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Interviewing : Disability sub-module 4 of 6

Job interviews are often nerve-wracking, and they can present additional worries for job seekers with disabilities. You may be unsure about how to address your disability if asked about it, and you may not be sure what employers are allowed to ask you. You may also have concerns about how to highlight your skills and avoid portraying your disability as a weakness. This page will help you learn some strategies to make a good impression.

Interviewing

The Ontario Human Rights Commission prohibits discrimination based on age, marital status, ethnicity, gender, sexual orientation, religion, disability and more. The Commission also protects job seekers against unlawful questions. An employer’s interview questions must be related to the skills and abilities needed to perform the job.

Here are some examples of questions that employers are and are not permitted to ask.

Questions employers CAN ask:

  • How would you perform this particular task?
  • Are you able to work full-time hours?
  • Are you able to perform the requirements of this position?
  • Is the lighting OK? Does this desk meet your needs?

Questions employers CANNOT ask:

  • Do you have any disabilities or medical conditions? What are they?
  • How did you become disabled? What is your diagnosis?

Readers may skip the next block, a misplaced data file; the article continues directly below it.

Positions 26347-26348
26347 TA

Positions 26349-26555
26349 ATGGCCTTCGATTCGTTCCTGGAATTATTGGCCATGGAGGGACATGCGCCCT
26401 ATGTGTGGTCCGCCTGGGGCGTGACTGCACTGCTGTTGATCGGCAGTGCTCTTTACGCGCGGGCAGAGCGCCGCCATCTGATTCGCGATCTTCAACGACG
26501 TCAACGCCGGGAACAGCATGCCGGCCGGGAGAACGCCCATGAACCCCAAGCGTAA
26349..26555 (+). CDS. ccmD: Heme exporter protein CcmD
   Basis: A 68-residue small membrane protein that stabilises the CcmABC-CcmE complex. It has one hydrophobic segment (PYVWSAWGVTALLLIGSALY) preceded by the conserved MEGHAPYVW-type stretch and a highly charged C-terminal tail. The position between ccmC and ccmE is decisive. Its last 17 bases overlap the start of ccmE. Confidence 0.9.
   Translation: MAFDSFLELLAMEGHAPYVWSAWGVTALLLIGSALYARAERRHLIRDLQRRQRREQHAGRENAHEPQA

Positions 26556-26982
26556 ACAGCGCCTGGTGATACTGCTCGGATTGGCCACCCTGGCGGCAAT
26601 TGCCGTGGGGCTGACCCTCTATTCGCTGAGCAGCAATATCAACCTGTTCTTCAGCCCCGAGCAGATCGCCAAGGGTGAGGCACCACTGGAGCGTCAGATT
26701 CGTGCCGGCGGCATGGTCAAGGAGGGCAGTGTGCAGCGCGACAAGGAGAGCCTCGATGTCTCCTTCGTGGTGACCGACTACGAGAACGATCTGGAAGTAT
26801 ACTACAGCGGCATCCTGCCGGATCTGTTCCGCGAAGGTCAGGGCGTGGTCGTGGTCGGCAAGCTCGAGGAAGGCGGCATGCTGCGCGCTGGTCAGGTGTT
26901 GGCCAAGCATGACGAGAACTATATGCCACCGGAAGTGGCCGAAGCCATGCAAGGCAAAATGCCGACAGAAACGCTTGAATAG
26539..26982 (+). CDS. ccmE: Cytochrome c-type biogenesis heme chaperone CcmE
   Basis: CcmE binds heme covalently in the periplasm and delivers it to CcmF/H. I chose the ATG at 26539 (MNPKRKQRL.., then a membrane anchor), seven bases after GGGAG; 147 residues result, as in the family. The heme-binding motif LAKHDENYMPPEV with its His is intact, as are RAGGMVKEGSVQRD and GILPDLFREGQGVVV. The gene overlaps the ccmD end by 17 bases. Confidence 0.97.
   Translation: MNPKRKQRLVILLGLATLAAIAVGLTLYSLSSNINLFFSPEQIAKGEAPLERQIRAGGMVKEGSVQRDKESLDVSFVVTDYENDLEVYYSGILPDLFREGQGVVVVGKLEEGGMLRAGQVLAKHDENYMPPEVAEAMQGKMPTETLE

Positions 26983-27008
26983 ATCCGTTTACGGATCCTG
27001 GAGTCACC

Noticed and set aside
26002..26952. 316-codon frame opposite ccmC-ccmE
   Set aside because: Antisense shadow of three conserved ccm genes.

• How often do you miss work for doctor’s appointments?

Preparing for Interviews

What do you do if you’re asked an inappropriate question?

Sometimes interviews are conducted by people who don’t have the proper training or who don’t understand that certain questions are actually illegal to ask. If you are asked an inappropriate question, it may not be intended to be offensive, and the interviewer may not even realize it was an illegal question. Although the question may be inappropriate, it is important to give a professional and tactful response.

Watch the video or read the information below for some different strategies you can use if you find yourself in this situation.


Strategies for answering inappropriate questions:

  • Answer the question directly, if you’re comfortable doing so. If asked if you have any disabilities you could answer, “I have (your disability). I have found that I can overcome the limitations associated with it using (describe specific accommodations you need).”
  • Think about why they asked, and answer in the context of the job. If asked whether you miss a lot of work because of your disability, you could say “It sounds like you’re wondering if I am dependable. (Give an example of your dependability).”
  • Ask them to clarify their question or explain how it applies to the job. You can say, “Can you please explain what you mean? I want to understand how this question relates to the job.”
  • Politely decline to answer. You can say, “Respectfully, I’m not comfortable answering that question.”

Reflect on the situation after the interview and decide whether or not you still feel that your values would be well-aligned with this employer and/or organization.